Tiny houses, bike lane troubles, push to move Halloween: Top stories of the week
Published Sunday, November 3, 2019 12:52PM EST
CAMBRIDGE – Local businesses in the tiny home market say the approval of a bylaw that would allow the small dwellings is much-needed and long-delayed.
NOW Housing, a company based in Cambridge, has been building homes out of shipping containers for the past year and hopes the change will help meet the demand for affordable housing.
"So with smaller units being legalized now, there was a lot of times where you couldn't build anything smaller than 400 or 500 square feet, and now they've made it that you can build 145 square feet plus bathroom," explains Matthew Lubberts, the company's president.
CAMBRIDGE – School bus safety in Waterloo Region is in the spotlight following a concerning video that shows a school bus stuck under a railroad crossing arm in Cambridge.
In the video posted to Reddit, a Voyago school bus is seen stuck underneath the railway crossing arm in the area of Coronation Boulevard and Concession Road.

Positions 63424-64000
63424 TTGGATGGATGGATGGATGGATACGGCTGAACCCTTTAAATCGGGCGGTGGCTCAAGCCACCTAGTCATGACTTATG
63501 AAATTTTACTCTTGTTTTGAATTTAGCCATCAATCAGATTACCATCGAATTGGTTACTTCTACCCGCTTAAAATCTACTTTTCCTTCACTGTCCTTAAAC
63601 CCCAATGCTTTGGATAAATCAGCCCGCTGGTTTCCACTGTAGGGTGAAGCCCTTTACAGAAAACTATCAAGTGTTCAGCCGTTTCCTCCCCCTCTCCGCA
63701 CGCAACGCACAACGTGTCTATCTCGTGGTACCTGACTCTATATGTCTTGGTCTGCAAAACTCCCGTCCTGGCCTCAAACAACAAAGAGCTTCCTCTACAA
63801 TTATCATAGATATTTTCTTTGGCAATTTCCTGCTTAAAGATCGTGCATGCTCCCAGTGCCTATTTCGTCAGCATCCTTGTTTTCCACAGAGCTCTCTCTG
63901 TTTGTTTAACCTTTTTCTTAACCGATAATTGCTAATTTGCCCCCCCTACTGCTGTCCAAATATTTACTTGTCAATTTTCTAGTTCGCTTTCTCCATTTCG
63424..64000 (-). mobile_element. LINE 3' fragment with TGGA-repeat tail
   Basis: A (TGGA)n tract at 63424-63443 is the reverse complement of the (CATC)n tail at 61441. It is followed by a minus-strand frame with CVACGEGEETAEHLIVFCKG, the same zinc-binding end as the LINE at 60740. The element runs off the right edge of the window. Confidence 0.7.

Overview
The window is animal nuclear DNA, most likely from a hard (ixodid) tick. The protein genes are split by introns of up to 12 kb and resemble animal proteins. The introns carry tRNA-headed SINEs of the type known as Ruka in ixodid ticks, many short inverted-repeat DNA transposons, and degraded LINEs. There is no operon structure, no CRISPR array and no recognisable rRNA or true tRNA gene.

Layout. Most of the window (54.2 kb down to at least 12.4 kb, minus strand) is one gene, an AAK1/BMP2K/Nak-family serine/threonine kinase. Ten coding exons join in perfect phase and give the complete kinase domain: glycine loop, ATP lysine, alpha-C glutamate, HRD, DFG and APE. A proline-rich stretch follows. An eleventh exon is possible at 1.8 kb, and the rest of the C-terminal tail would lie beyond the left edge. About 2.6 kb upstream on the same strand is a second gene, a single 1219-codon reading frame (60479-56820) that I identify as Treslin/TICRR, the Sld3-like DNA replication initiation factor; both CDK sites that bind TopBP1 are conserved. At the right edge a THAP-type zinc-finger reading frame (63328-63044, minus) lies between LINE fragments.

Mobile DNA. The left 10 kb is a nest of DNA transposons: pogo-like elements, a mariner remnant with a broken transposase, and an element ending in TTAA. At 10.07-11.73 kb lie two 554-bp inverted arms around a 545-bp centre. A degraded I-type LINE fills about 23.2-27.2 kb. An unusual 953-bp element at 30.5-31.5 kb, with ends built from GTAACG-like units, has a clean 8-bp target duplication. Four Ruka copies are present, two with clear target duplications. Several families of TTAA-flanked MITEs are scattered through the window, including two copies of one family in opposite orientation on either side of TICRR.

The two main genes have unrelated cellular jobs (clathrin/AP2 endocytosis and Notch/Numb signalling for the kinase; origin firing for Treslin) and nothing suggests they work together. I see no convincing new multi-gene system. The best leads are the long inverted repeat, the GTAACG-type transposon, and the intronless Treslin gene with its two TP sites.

The Waterloo Catholic School Board confirms that there were students on the bus at the time. The board says the students, from St. Michael Catholic Elementary School, were returning from a day trip to a Brantford farm on the chartered bus.
WATERLOO – Driving down Albert Street, you may notice a number of plant boxes along the road.
They're designed to separate the bike lanes from the road, but some appear to have been hit and pushed to the side.
The Region of Waterloo is installing the barriers to keep drivers separate from cyclists, part of an 18-month project to make roads safer for non-motorized commuters.
KITCHENER – It's not a trick, but it might be a treat for some parents.
There's a growing movement to change the date for Halloween because of Thursday's forecasted weather.
An events company in Ottawa is the one pushing the idea there, saying kids don't want to trick or treat in a boat.
CAMBRIDGE – We know the route that the Ion will take to Cambridge, and now we're getting a first sense of what it could look like.
Preliminary designs for the estimated $1.3 billion line were released on Wednesday morning.
Officials say that phase two will be a much bigger project than phase one, which brought the LRT to Kitchener and Waterloo.